Data Security in the AWS Cloud

Key Keeper

© Lead Image © Kirill Makarov, 123rf,

© Lead Image © Kirill Makarov, 123rf,

Article from Issue 229/2019

As a cloud market leader, Amazon Web Services has had to  put a great deal of thought into data security. Encryption options and key management play an important role.

You've probably seen T-shirts emblazoned with "There is no cloud; it's just someone else's computer." This skepticism results from the management policy of quickly outsourcing as many IT services as possible, with the sole focus on efficiency and cost savings. As a result, data security becomes a secondary feature that the shrinking IT department must somehow guarantee.

Admins who simply run their applications in the cloud run the financially significant risk of violating the General Data Protection Regulation (GDPR), for example, if they store unprotected personal data on servers outside the European Union. However, the online bank N26, which runs entirely in Amazon Web Services (AWS), has passed an audit by the German regulator BaFin (in this respect), showing that it is feasible to operate cloud services compliant with strict rules.

In addition to the choice of the run-time environment (configured as the "region" on AWS and other cloud providers), there are several options for encrypting data for cloud storage. At the last AWS Summit in Berlin, the CTO of AWS, Werner Vogels wore a T-shirt that advocated "Encrypt Everything." If encryption is the answer, then who has access to the keys and where are they kept?

Who Can Do What?

The first question for data security in the cloud concerns read and write permissions. This issue raises its head whenever you deploy any type of IT service and starts with user management. Weaving a complex structure of authorizations that define which user can access which data, servers, and other resources can be a Sisyphean task, with changes occurring constantly in IT operations.

The sheer number of possible permissions from which admins can assemble roles and services are far greater in a cloud like AWS. Finding the permissions you need for a particular cloud service to work without allowing too much is never going to be trivial. The complexity of the task can drive admins to distraction, prompting them to press Allow everything and thus release confidential customer data in an openly accessible Amazon Simple Storage Service (S3) bucket (Amazon's object store). Although this is inexcusable, it is something that you can at least empathize with from personal experience.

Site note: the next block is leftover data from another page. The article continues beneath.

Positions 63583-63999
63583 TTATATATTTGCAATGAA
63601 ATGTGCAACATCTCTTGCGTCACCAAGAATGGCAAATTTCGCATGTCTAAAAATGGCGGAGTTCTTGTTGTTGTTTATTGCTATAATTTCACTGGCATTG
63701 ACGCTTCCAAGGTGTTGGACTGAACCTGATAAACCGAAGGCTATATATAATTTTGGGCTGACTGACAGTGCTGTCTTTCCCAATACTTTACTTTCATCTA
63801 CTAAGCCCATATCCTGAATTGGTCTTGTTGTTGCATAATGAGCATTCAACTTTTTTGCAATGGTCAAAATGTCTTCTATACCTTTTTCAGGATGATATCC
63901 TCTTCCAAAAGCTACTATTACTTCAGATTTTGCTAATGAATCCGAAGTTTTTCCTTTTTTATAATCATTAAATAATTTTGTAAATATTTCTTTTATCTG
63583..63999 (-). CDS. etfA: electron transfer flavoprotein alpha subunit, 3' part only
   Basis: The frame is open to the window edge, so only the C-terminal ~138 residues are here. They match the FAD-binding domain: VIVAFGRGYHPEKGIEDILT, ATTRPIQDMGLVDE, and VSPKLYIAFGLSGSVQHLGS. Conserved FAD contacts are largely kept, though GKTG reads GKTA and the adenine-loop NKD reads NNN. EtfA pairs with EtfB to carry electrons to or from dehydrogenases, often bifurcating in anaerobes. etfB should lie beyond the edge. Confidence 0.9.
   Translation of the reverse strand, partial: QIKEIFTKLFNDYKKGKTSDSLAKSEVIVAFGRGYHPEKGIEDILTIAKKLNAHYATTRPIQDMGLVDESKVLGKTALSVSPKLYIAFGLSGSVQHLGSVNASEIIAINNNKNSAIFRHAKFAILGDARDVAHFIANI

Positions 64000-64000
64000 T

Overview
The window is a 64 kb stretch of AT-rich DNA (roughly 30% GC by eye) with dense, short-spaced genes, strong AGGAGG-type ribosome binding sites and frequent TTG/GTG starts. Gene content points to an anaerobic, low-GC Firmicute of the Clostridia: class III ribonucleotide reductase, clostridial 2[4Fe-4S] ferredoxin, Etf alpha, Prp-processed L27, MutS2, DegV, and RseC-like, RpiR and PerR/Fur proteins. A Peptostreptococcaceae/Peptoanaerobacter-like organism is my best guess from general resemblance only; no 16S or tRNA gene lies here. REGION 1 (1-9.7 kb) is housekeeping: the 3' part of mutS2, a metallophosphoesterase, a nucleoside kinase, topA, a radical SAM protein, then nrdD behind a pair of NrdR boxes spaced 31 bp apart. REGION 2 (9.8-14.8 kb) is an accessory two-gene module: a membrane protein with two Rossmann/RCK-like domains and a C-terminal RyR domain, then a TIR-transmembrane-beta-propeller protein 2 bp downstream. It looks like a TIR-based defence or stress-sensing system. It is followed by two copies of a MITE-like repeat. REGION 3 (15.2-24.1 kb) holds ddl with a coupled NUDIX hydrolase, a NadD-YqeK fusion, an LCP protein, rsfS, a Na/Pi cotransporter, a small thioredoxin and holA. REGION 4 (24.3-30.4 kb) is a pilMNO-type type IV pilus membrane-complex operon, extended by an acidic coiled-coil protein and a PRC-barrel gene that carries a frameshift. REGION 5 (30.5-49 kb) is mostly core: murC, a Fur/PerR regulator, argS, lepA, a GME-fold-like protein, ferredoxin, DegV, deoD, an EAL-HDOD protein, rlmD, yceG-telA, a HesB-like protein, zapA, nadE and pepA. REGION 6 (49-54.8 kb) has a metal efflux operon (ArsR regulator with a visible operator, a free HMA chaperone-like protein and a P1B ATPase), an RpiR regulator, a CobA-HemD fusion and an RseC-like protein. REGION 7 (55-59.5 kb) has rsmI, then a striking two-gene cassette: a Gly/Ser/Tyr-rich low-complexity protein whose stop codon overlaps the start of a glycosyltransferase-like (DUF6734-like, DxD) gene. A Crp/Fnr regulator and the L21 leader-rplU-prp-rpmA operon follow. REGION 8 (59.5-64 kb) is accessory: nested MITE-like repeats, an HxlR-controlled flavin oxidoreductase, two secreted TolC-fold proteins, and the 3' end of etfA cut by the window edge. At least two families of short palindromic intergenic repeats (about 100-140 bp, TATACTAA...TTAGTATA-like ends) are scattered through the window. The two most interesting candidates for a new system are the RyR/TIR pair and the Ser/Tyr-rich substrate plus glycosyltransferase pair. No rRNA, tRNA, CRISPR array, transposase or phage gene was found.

Data protection to and from the cloud, and on internal transfer paths between services, is another consideration. Many admins will suggest enabling TLS. But in practice, the success of the project often depends on where the certificates originate.

While a multitude of AWS services are affected by access controls, I have limited this article to two basic AWS services: the S3 object store and the Elastic Compute Cloud (EC2) virtual machine (VM) service. Additionally, I will look at AWS key management, as well as a few aspects of Identity and Access Management (IAM), which distributes users and their rights.


The confidentiality, integrity, and availability (CIA) triad plays an important role in determining data security. Confidentiality (C) means that only authorized users see the data content. On a public web page, the group of permissions will often be All.

Integrity (I) means that only authorized users can modify the data. Where applicable, this means that some of the authorized users are only able to change a certain dataset within defined value ranges. A bank employee, for example, can only transfer money to accounts per customer request, instead of at will.

Availability (A) pertains to how data is maintained and stored. If all the important corporate data is on a single hard disk without a backup, and the disk bites the dust, then the data is no longer available.

Protection from Whom?

When it comes to protection against unauthorized read (C) and write (I) access to the data in the cloud, admins need to determine who has access to which data. There is public access via the Internet, plus a small group of users with different authorization levels (i.e., order processing does not need access to human resources' salary tables).

Since the whole thing runs on a third-party infrastructure, you also need to consider protection from the cloud provider's employees, as well as access controls for the in-house administrators who manage the systems. This is particularly relevant for personal data, such as salary tables.

Availability is something that AWS customers can typically assume to be a given. With S3, for example, the user would have to actively disable high availability to voluntarily suffer from data loss in the event of a crash. In addition, the object store supports versioning so that the customer can revert to older versions in the event of problems.

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